The Wayne County Prosecutor’s Office on Wednesday returned a request by Detroit police to file criminal charges against firefighter union president Mike Nevin for disseminating “sensitive information to the public.”
Prosecutor Kym Worthy returned the warrant request to police, saying the investigation lacked enough information to produce charges.
Police did not respond Wednesday to whether they plan to build a stronger case for charges.
Police issued its initial investigation to the prosecutor’s office on Tuesday, about two weeks after Nevin, president of the Detroit Fire Fighters Association, blew the whistle on slow police response times that are endangering public safety.
The case has raised eyebrows and accusations of retaliation.
Since August, Nevin has been meeting with city council members, Mayor Mike Duggan and state lawmakers over what he’s described as “a crisis in public safety.” The 31-year veteran is urging elected officials to help restore the number of firefighters, medics and police officers who were severely cut before and during the 2013 municipal bankruptcy.
Nevin told Motor City Muckraker last week that he’s hopeful that ongoing discussions with the mayor will revive Detroit public safety.
Chief James Craig denied the accusations, warning Nevin to “stay in your lane and let us do what we do.”
In response, Motor City Muckraker launched an examination of hundreds of police calls over the past week to determine whether Nevin was right.
Turns out, the problem is far worse than Nevin described. Police routinely run out of squad cars to respond to the most violent crimes, often leaving residents to fend for themselves. It’s not unusual for police to be unavailable to respond timely to shootings, stabbings, home invasions and domestic violence.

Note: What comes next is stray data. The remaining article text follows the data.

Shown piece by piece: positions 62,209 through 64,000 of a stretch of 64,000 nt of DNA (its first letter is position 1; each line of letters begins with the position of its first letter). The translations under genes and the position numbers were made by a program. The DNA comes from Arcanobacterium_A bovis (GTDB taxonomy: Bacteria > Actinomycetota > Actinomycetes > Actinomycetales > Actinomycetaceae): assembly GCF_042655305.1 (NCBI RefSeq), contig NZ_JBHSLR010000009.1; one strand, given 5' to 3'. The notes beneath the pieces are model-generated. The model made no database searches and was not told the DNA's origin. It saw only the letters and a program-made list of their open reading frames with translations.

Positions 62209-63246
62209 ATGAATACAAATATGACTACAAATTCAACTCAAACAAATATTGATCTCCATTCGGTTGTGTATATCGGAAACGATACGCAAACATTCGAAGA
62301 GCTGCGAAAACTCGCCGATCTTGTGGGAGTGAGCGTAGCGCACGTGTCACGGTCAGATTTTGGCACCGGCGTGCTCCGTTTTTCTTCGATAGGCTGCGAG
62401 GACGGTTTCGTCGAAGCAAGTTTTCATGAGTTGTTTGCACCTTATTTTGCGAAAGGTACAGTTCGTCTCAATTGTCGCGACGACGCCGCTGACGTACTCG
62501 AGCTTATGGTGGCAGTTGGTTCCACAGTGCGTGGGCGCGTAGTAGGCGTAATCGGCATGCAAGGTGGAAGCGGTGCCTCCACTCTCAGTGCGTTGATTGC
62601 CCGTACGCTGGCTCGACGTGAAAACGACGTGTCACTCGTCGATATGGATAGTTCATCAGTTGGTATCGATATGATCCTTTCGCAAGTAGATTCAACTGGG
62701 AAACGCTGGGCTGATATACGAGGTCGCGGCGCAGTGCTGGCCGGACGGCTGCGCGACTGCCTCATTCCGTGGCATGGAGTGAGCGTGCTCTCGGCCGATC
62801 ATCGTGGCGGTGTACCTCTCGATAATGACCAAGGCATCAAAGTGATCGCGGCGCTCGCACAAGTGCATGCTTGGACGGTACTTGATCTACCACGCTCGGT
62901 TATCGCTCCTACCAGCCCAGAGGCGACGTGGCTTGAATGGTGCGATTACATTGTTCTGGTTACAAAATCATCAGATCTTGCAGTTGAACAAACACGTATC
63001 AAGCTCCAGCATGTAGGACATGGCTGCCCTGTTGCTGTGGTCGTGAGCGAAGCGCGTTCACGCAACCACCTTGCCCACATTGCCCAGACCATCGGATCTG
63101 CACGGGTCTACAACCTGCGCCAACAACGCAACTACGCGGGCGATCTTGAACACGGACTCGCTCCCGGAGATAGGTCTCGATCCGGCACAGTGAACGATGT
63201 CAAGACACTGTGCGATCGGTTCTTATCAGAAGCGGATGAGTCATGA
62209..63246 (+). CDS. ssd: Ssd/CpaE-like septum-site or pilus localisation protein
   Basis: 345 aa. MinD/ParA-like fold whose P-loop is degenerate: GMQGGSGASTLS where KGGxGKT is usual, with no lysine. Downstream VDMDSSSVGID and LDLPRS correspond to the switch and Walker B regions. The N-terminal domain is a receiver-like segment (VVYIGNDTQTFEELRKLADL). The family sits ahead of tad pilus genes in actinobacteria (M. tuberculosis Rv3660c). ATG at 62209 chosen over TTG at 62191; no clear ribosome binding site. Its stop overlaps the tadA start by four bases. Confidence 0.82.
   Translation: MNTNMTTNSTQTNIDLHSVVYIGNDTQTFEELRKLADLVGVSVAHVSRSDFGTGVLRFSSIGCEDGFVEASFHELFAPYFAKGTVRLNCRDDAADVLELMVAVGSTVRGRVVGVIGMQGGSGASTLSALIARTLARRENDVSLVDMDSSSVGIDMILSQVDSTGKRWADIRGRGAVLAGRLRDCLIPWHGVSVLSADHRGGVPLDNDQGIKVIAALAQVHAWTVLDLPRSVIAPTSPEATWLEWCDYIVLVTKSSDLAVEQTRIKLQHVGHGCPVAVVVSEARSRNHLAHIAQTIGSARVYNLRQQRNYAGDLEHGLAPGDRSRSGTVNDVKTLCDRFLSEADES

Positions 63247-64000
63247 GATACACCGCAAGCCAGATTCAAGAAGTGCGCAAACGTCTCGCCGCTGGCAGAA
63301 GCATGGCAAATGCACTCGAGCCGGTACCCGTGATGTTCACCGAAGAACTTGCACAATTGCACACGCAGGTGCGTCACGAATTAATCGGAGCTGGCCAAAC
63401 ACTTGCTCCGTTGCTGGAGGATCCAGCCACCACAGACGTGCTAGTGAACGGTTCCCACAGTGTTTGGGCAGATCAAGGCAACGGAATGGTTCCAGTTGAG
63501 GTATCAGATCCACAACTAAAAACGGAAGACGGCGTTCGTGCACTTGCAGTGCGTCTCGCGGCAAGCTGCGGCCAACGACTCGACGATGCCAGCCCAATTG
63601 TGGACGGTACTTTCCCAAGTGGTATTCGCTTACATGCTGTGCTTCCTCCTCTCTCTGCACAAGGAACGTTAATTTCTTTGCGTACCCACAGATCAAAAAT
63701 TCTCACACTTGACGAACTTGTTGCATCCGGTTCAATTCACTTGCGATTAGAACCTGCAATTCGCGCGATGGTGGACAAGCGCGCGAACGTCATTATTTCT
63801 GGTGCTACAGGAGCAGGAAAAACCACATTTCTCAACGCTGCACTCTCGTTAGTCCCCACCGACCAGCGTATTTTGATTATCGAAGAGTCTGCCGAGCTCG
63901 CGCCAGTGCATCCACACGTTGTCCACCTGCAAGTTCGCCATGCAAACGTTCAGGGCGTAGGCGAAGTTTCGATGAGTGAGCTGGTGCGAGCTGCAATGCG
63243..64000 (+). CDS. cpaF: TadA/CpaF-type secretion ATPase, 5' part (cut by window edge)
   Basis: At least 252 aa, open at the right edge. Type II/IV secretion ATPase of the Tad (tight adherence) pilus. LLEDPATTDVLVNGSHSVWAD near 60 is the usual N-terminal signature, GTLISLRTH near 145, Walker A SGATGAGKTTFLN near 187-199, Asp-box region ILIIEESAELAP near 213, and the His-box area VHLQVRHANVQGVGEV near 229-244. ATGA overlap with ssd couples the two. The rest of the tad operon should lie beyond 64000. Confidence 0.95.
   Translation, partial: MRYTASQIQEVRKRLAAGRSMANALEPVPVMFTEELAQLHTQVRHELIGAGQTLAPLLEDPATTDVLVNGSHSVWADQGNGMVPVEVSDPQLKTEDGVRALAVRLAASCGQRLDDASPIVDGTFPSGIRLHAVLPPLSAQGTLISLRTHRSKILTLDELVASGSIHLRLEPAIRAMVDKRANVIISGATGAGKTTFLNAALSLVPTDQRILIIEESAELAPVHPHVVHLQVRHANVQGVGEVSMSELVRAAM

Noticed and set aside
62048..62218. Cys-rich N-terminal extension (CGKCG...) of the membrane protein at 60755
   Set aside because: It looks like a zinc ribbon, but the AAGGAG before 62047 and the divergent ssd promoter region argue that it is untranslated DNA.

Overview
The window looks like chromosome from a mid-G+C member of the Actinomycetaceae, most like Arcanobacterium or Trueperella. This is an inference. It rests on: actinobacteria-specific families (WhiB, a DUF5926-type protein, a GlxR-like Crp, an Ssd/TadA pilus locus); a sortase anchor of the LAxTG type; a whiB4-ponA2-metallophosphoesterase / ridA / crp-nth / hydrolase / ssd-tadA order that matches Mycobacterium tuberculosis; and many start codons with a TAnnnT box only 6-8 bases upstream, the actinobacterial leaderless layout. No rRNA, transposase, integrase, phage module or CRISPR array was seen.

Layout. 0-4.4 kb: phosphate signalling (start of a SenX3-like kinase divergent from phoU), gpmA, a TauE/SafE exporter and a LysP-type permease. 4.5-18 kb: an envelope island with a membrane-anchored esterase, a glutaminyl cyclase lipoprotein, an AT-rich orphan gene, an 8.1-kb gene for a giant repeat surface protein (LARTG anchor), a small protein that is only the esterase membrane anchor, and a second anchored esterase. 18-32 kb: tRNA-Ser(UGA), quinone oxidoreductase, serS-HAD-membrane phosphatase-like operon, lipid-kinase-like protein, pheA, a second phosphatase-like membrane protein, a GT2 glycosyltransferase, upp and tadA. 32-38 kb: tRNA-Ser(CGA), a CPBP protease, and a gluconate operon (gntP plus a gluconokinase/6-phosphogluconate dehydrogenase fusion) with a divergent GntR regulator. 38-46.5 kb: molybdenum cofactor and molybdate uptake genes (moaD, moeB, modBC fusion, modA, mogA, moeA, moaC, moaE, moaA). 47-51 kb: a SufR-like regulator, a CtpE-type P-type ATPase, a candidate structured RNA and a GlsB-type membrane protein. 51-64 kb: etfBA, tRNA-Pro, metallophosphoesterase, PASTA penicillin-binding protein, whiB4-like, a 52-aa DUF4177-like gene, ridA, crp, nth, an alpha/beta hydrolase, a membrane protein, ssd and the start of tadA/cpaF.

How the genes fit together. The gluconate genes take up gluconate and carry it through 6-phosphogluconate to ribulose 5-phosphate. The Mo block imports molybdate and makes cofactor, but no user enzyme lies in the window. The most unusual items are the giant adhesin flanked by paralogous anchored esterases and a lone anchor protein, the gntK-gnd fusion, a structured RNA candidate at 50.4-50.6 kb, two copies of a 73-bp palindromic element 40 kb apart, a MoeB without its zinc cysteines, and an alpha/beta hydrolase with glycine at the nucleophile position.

Craig decided to pursue charges against Nevin about two weeks ago when the union chief sent copies of unredacted police reports to the media to prove he was telling the truth about the crisis in response times.
Craig quickly accused Nevin, a Detroit native, of violating the law because the public reports revealed the identities of two witnesses who talked to investigators about a homicide. Craig claimed the disclosure placed witnesses in danger.
It’s still unclear what crime Nevin would have committed.
What’s troubling is that Craig has looked the other way on similar cases. For example, the police chief did nothing when the Detroit Fire Department’s top brass failed to secure a building that contained thousands of records of arson investigations earlier this year. The building was open to trespass, and photographers, urban explorers and scrap metal thieves had easy access to piles of neglected arson reports with witness information.
No one was charged in May 2011 when I revealed in the Detroit Free Press that DPD left behind a mountain of evidence, including records detailing interviews, phone numbers and addresses of rape victims, in an abandoned crime lab in Brush Park.
It’s also not uncommon for dispatchers to relay the names and phone numbers of witnesses over the public airwaves.
Craig has declined numerous requests for interviews.
Steve Neavling lives and works in Detroit as an investigative journalist. His stories have uncovered corruption, led to arrests and reforms and prompted FBI investigations.